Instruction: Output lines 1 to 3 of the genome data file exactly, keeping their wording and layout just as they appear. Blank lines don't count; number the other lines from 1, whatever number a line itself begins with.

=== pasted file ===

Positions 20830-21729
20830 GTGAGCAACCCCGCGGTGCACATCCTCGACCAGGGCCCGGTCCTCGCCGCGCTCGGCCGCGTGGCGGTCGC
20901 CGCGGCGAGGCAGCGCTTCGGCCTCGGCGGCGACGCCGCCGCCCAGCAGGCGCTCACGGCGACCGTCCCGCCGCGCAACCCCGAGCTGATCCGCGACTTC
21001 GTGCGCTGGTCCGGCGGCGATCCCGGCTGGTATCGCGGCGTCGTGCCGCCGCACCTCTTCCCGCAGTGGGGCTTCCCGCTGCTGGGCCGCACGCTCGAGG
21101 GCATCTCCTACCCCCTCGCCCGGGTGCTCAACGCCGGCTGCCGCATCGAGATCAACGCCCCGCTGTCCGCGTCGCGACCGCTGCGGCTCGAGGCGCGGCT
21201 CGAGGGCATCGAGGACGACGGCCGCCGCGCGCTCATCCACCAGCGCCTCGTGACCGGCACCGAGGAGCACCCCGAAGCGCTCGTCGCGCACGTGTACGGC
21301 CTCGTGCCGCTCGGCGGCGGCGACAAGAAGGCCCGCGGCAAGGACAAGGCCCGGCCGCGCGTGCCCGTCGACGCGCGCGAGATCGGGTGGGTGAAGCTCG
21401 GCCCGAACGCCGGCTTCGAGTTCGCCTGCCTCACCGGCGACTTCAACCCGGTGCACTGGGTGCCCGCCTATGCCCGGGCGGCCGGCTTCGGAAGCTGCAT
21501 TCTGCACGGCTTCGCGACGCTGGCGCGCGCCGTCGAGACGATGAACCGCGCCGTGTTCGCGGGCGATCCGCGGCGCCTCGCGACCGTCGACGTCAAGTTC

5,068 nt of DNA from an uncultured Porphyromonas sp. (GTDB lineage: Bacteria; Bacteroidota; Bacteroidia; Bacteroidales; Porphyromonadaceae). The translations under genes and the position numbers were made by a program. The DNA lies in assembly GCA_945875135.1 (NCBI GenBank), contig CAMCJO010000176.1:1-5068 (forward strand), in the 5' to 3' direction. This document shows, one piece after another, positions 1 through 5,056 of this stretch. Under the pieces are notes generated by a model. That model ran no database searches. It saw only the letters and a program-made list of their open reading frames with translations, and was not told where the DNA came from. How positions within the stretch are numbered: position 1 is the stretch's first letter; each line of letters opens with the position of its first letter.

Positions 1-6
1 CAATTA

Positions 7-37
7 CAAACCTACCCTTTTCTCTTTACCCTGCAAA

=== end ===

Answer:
Positions 20830-21729
20830 GTGAGCAACCCCGCGGTGCACATCCTCGACCAGGGCCCGGTCCTCGCCGCGCTCGGCCGCGTGGCGGTCGC
20901 CGCGGCGAGGCAGCGCTTCGGCCTCGGCGGCGACGCCGCCGCCCAGCAGGCGCTCACGGCGACCGTCCCGCCGCGCAACCCCGAGCTGATCCGCGACTTC